As a consequence, Luxembourg has the highest share of students who do not speak the language of instruction at home. It also has the highest number of foreign languages learnt per student. The annual instruction time for foreign languages exceeds that of all other countries. Language learning plays a crucial role in school and in adult education. Likewise, the choice of the working language of an educational activity can be vital for its accessibility and for the learner’s educational success
- Implication of social partners: The social dialogue between the government, professional chambers and trade unions traditionally plays an important role in Luxembourg. This is also true in the field of education. Throughout the education system, representatives of different interest groups (professional chambers, parents associations) are part of various bodies and commissions.
Stages of the education system
School attendance is compulsory between the ages of 4 and 16 years. Pupils have to attend school for at least 12 years. This period includes elementary school (école fondamentale) and secondary education (enseignement secondaire).
Elementary school comprises four learning cycles (cycles d’apprentissage):
- Cycle 1 for children from 3 to 5 years of age, including a first, optional year of early childhood education (éducation précoce) and two years of preschool education (éducation préscolaire)
- Cycle 2 for children between 6 and 7 years of age
- Cycle 3 for children between 8 and 9 years of age
- Cycle 4 for children between 10 and 11 years of age.
Secondary education comprises two branches of education (ordres d’enseignement):
- General secondary education (ESC; enseignement secondaire ‘classique’). With a standard duration of seven years, this branch prepares pupils for post-secondary education and leads to a secondary school leaving diploma (diplôme de fin d’études secondaires)
- Technical secondary education (ESG; enseignement secondaire ‘général’), divided into three regimes (régimes):
- Technical regime (régime technique) with a standard duration of eight years and leading to a technical secondary school leaving diploma (diplôme de fin d’études secondaires) which allows general access to higher education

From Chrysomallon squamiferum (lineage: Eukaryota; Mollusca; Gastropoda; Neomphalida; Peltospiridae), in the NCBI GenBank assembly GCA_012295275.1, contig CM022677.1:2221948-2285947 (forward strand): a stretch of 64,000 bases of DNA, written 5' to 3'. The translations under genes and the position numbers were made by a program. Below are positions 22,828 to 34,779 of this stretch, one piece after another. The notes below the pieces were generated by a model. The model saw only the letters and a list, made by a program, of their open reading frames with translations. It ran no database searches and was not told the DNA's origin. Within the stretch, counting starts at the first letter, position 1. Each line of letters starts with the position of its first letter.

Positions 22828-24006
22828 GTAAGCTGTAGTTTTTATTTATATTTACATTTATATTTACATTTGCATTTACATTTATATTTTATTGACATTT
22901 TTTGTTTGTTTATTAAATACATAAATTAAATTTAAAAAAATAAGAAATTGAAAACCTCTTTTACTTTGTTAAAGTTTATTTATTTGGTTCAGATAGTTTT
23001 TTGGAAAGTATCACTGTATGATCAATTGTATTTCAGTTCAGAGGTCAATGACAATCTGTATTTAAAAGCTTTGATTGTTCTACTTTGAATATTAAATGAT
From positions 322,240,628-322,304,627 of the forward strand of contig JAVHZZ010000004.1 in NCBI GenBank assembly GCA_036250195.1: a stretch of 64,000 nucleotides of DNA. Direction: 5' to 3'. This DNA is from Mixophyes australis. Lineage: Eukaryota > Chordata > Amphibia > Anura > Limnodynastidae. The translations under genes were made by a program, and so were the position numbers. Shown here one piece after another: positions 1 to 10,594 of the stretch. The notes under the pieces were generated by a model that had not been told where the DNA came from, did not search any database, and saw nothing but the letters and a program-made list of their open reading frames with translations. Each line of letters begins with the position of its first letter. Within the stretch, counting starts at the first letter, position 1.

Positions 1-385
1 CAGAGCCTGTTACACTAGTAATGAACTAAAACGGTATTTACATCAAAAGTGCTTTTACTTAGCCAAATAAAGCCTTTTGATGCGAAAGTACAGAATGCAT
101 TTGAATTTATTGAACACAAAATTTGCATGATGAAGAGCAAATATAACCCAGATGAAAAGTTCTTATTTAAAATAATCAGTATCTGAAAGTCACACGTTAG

- Technician’s regime (régime de la formation de technicien) lasting seven years and leading to a technician’s diploma (DT; diplôme de technicien) which gives access to higher technical studies
- Vocational regime (régime professionnel) lasting six years and leading either to a vocational aptitude diploma (DAP; diplôme d’aptitude profesionnelle) granting job market access as qualified worker, or to a certificate of vocational ability (CCP; certificat de capacité professionnelle).
Pupils with special needs are integrated in mainstream education as far as possible, or they may receive special education (éducation différenciée).
In recent years, the Luxembourgish education system has evolved towards a broader diversification of provision for the schooling of foreign pupils. At present, there is a variety of educational offers for pupils from different linguistic backgrounds, both at elementary and secondary school levels.
The large majority of pupils attend public schools (84.7 % in 2014/15). A small proportion of children (11.3 %) are enrolled in private schools, of which 3.8 % apply Luxembourg’s official curricula, or in private or international schools following other curricula. International schools are particularly popular in general secondary education. In 2014/15, pupils in international schools accounted for 29.9 % of the total population enrolled in general secondary education.
Higher education involves a range of bachelor and master programmes, as well as doctoral studies, offered mainly by the University of Luxembourg. In addition, secondary schools propose short-cycle programmes leading to advanced technicians diplomas (BTS; brevet de technicien supérieur). The offer is completed by other institutions providing higher education, such as professional associations, foreign universities or public research centres. Some of these institutions cooperate with foreign education providers to make other countries’ programmes accessible to students based in Luxembourg.
Post-secondary non-tertiary education mainly consists of preparatory courses for a vocational master’s qualification (brevet de maîtrise). These courses are organised by the chamber of Trades (Chambre des métiers) for artisans holding a vocational aptitude diploma or another recognised qualification. The brevet de maîtrise enables them to work as independent artisans and to train apprentices.
The educational provision in adult education includes continuing vocational training for adults to adapt and enlarge their qualifications according to skills needs; preparation classes for national diplomas and certificates; courses of general interest. Given Luxembourg’s multilingual tradition, language courses are an important part of the offer.